Thursday, April 07, 2011

Problems with literature & locale

Neil Whitfield's Poetic is a review of the DVD A Poet’s Guide to Britain (BBC Four 2009). It's obviously an interesting program. While I have not watched the DVD, reading Neil's post reminded me of my own present and still limited efforts to link locale and literature.

A post on the New England history blog, Maslyn William's New England, reports on my initial reactions to Maslyn Williams' His Mother's Country (Melbourne University Press, Carton, 1988). Since then, I have read the book several times.

The book won the 1989 NSW Premier's award for non-fiction and deservedly so. Written in the third person, Williams refers to himself as the lad throughout, it records his reactions upon leaving England and then working as a jackaroo on a large station outside Tenterfield.

For those who don't know it, Tenterfield is a small town towards the northern edge of the New England Tablelands. It is probably best known today for Sir Henry Parkes' 1889 Tenterfield speech on Federation and for the Peter Allen song Tenterfield Saddler. This song says in part:

The son of George Woolnough went off and got married
And had a war baby
Though something went wrong and it's easier to drink than go crazy
And if there were questions bout why the end was so sad
Well, George had no answers bout why a son
Ever had need of a gun

Time is a traveller
Tenterfield Saddler turn your head
Ride again Jackaroo
Think I see Kangaroo up ahead

The grandson of George has been all around the world
And lives no special place
Changed his last name and he married a girl with an interesting face
He'd almost forgotten them both because in the life that he leads
There's no where for George and his library or the son with his gun
To belong except in this song

And here's a clip of Peter Allen singing the song. 

You will again see (hear) the reference to jackaroo, a young man who worked on a station for several years to gain experience in order to become an overseer or property manager. Later, the word jillaroo was added to cover the female equivalent.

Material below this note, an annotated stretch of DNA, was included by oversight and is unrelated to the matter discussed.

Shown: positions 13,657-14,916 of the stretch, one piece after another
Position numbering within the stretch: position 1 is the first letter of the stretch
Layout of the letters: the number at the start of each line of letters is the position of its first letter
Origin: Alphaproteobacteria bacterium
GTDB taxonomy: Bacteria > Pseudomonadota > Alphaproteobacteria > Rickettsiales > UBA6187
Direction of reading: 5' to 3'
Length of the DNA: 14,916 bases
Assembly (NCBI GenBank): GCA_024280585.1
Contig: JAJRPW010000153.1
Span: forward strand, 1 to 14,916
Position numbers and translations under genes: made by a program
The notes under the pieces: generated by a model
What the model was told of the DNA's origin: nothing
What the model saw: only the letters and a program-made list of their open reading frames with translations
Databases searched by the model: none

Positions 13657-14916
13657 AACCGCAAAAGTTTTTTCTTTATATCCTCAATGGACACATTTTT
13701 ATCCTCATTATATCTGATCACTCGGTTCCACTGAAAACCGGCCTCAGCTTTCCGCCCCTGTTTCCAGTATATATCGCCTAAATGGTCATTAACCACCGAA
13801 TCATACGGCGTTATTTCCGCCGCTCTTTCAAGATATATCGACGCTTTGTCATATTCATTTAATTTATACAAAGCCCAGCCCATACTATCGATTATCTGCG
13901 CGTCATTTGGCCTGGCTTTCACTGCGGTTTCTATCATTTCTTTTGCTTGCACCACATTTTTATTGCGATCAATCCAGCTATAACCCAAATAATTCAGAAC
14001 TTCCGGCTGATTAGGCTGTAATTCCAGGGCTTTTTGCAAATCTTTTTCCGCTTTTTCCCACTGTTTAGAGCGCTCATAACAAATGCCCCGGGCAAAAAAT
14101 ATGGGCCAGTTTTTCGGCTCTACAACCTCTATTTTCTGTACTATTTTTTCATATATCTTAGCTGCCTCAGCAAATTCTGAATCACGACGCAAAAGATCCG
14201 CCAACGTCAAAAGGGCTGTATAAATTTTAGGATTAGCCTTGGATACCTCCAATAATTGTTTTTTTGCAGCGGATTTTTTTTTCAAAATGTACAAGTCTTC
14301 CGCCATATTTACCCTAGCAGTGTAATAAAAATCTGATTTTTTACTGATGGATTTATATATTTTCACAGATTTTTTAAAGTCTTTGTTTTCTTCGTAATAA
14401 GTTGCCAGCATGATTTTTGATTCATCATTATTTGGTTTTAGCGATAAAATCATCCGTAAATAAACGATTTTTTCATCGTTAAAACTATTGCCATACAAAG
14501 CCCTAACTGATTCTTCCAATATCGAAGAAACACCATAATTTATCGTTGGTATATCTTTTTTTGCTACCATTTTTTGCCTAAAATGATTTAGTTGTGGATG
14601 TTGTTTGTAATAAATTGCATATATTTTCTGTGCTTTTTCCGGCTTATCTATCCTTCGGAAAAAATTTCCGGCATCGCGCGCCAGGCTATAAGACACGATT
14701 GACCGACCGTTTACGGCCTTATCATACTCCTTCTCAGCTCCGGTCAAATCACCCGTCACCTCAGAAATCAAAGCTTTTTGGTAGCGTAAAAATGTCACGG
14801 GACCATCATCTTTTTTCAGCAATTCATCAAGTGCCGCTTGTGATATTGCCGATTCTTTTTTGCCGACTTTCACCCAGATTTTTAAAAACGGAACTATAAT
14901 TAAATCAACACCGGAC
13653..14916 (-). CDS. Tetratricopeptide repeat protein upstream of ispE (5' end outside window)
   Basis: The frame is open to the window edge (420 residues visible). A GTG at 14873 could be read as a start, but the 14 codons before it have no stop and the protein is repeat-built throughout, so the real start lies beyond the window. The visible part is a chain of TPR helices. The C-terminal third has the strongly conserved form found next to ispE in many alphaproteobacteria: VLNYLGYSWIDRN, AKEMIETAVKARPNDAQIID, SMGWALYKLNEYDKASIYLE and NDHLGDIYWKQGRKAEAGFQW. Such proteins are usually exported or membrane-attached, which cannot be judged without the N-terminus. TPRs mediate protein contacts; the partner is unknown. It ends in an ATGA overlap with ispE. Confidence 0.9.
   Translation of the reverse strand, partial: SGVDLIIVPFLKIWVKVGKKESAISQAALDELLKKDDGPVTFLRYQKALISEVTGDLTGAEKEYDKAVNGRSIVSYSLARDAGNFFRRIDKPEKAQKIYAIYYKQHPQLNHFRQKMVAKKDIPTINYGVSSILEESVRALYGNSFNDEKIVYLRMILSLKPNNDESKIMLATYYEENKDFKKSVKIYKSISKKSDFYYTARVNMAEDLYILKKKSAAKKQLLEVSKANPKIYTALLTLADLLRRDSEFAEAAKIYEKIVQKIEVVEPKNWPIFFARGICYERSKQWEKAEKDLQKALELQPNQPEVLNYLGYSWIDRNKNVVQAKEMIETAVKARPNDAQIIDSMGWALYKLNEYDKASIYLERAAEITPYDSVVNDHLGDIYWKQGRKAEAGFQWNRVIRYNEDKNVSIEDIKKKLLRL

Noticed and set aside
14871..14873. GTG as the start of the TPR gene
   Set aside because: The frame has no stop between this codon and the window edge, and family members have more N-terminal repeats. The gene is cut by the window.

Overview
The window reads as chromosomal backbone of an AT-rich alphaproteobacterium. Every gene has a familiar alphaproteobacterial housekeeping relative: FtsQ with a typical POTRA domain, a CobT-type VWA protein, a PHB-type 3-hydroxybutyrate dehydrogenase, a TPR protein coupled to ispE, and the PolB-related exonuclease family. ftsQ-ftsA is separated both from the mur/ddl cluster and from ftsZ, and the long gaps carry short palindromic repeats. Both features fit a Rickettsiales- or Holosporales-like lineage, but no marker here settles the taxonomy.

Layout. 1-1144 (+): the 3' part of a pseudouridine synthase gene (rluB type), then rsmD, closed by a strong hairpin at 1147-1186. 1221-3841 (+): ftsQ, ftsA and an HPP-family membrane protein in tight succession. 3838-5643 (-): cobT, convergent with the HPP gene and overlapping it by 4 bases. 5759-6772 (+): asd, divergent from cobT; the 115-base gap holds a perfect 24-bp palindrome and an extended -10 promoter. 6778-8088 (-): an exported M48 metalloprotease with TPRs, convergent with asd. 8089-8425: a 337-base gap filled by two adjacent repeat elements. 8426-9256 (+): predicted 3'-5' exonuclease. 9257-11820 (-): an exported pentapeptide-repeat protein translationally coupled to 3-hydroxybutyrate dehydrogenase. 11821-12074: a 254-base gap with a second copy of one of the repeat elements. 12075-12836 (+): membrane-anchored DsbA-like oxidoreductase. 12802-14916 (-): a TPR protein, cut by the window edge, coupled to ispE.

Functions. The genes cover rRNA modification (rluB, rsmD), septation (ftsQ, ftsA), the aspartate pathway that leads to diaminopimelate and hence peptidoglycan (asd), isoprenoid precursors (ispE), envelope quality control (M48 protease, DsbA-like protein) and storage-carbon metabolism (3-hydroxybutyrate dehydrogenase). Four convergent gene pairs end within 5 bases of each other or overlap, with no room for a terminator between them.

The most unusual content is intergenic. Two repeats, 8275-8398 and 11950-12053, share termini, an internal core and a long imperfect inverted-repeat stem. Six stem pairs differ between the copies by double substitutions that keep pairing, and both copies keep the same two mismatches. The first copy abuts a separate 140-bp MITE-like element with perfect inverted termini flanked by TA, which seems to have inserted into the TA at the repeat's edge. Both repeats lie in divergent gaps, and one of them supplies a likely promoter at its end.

The station that the lad ended up on was quite a big one, 20,000 acres (8093.712 hectares) of freehold plus an equivalent amount of leasehold, with 20,000 sheep and 1,000 head of cattle. The station itself was a self-contained world, a small village, although the lad did become involved in the broader community.

This contrasts with Judith Wallace's Memories of a Country Childhood (Queensland University Press, St Lucia, 1977), another well written book set on another station to the south from roughly the same time period. Whereas the lad's station looked out to a broader world, Judith Wallaces' world looked in, centring on the world of the property, Ilparran, itself.

Maslyn Williams would go on to become a well known Australian documentary film maker and writer. Already he was recording details of life in letters and diary notes. To Williams after his experiences in the Second World War, life on the station became enshrouded in golden memory.

  Earlier I said that I was wrestling with questions of locale and literature. Part of my problem is the sheer richness of the material.

I don't know why the New England or Northern Tablelands spawned so much writing. It actually gives rise to a balance question, for I am writing a history of which the Tablelands is but a part.

"South of my day's circle, part of my blood's country," wrote the New England poet Judith Wright. She went on:

rises that tableland, high delicate outline
of bony slopes wincing under the winter,
low trees, blue leaved and olive, outcropping granite -

Williams expresses the same feelings in prose.

Part of my problem, too, is that some of the writing is just so good. Leaving aside my own feelings of literary inadequacy, I constantly want to incorporate the writing because it tells stories in a way that gives very real emotional content to the narrative.

Take, as a simple example, Peter Allen's line:

Though something went wrong and it's easier to drink than go crazy
And if there were questions bout why the end was so sad